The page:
Mr. Speaker, in the world we live in today, there is nothing more important than American security. This is one reason I was surprised to learn there is a plan to let a foreign government, through its government-controlled company, run major ports throughout our country, including part of the port of Beaumont in my district in southeast Texas.

We hear that the UAE ports deal will not jeopardize national security because this government company will actually help us with homeland security. My question is: Are we now going to outsource national security as well?

The recent disturbing decision to allow the United Arab Emirates to have a stake in operations in U.S. ports is a dangerous decision that defies common sense.

History has shown that friends of the United States come and go. Those who are our friends today may not be our friends tomorrow. The UAE, although alleged friends today, have not been our friends in the past; and there is nothing that proves that they will continue that friendship in the future.

The UAE recognized the Taliban. It laundered money that financed the 9/11 terrorists, and it continues to participate in the Arab boycott against our ally, Israel. This country harbored terrorists that played a role in killing 3,000 people on September 11. We cannot ignore their perilous past.

Mr. Speaker, last time I checked, we were at war against the Taliban. I find it extremely hard to believe that we would want to give a country that supported our enemies access to our ports. If this deal were to go through, these same foreign entities would have access to U.S. manifests showing what cargo is being shipped and where and when it is going. According to a recent Zogby poll taken in October 2005, it found that over 70 percent of those who live in the UAE do not even like the United States. If this arrangement goes through, who is going to stop a potential terrorist from posing as someone else, going to work for one of these ports, and gaining access to information with the intent to harm Americans? We do not need to take this risk with national security.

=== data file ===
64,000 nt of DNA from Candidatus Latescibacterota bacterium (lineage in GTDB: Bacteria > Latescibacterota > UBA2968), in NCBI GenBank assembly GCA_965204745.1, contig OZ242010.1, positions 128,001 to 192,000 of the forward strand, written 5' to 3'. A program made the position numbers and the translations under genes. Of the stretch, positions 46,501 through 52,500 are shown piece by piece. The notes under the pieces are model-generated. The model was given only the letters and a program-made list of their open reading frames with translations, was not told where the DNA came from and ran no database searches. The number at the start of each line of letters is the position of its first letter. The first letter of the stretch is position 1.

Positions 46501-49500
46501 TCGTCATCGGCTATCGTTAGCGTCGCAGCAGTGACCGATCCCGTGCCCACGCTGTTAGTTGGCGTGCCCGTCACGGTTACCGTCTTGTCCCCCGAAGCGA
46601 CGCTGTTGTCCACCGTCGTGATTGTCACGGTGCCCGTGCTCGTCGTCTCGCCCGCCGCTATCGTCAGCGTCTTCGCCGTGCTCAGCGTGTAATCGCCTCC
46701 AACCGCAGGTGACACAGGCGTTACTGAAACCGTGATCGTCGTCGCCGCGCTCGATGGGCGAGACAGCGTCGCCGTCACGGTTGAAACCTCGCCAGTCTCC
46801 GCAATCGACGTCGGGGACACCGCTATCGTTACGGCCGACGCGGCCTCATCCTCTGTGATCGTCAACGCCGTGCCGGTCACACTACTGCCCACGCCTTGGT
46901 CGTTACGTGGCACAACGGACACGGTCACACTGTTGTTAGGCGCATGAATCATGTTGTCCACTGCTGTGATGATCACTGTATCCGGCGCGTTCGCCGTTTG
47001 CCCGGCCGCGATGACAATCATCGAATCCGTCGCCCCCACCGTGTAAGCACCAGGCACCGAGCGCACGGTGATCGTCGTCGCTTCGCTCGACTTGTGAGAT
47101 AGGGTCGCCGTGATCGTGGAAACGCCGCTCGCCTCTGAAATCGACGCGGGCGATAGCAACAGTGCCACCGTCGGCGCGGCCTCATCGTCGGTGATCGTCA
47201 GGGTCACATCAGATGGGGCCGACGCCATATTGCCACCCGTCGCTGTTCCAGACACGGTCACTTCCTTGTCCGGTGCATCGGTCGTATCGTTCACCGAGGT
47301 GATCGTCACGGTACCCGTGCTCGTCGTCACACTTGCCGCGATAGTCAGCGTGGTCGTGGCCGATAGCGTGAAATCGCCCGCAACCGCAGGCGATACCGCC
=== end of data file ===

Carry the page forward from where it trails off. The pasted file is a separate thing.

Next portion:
Currently, only 5 percent of the more than 14 million containers entering through our Nation's ports are screened. Clearly, our ports are already vulnerable. In a day and age where we are allowing 95 percent of the cargo to come and go through our ports without inspection, it is hard to believe that we are willing to give security to a foreign entity, much less one that has anything but a strong record in preventing terrorism. Even the U.S. Coast Guard, which is in charge of port security, seems uneasy about letting this take place.

Many Americans across our land are opposed to this foreign operation in our homeland. The port of Beaumont in Texas, one of the operations proposed to be run by this UAE deal, ships one-third of the military cargo going to Iraq and Afghanistan. This is more than any other U.S. port. Now we want to give a foreign government access to U.S. military shipping information? I think not.

We cannot allowed our ports to be infiltrated by foreign governments. And this is not a partisan issue; it is an issue of national security. For this reason, I have joined colleagues from across the aisle in introducing a bill that will stop this UAE operation from going through. I have joined the gentlewoman from Florida (Ms. Wasserman Schultz) in introducing legislation to prevent this dangerous and deceptive deal. This deal should become a ``no deal'' before it becomes an ordeal.

Mr. Speaker, just last week we introduced the Port Security Act of 2006. This is the House version of legislation already introduced in the Senate. This bipartisan legislation will prohibit foreign state-owned companies from controlling operations at U.S. ports and stop the UAE deal by mandating a congressional review of existing foreign state-owned companies that are operating in American ports. There is an innate and inherit problem, not to mention a serious national security risk, with letting state-owned foreign companies buy interests in American ports.

I am not opposed to foreign privately owned companies operating in our country. I understand we live in a global economy. Foreign ownership of a hotel or car company is one thing, but foreign government ownership in port operations, especially those that handle military cargo, is absurd.

There are entirely too many issues that need to be ironed out before we start offering our ports and our national security up to foreign governments for sale or for lease. This decision is unwise. It is a risky business. This ought not to be. And that is just the way it is.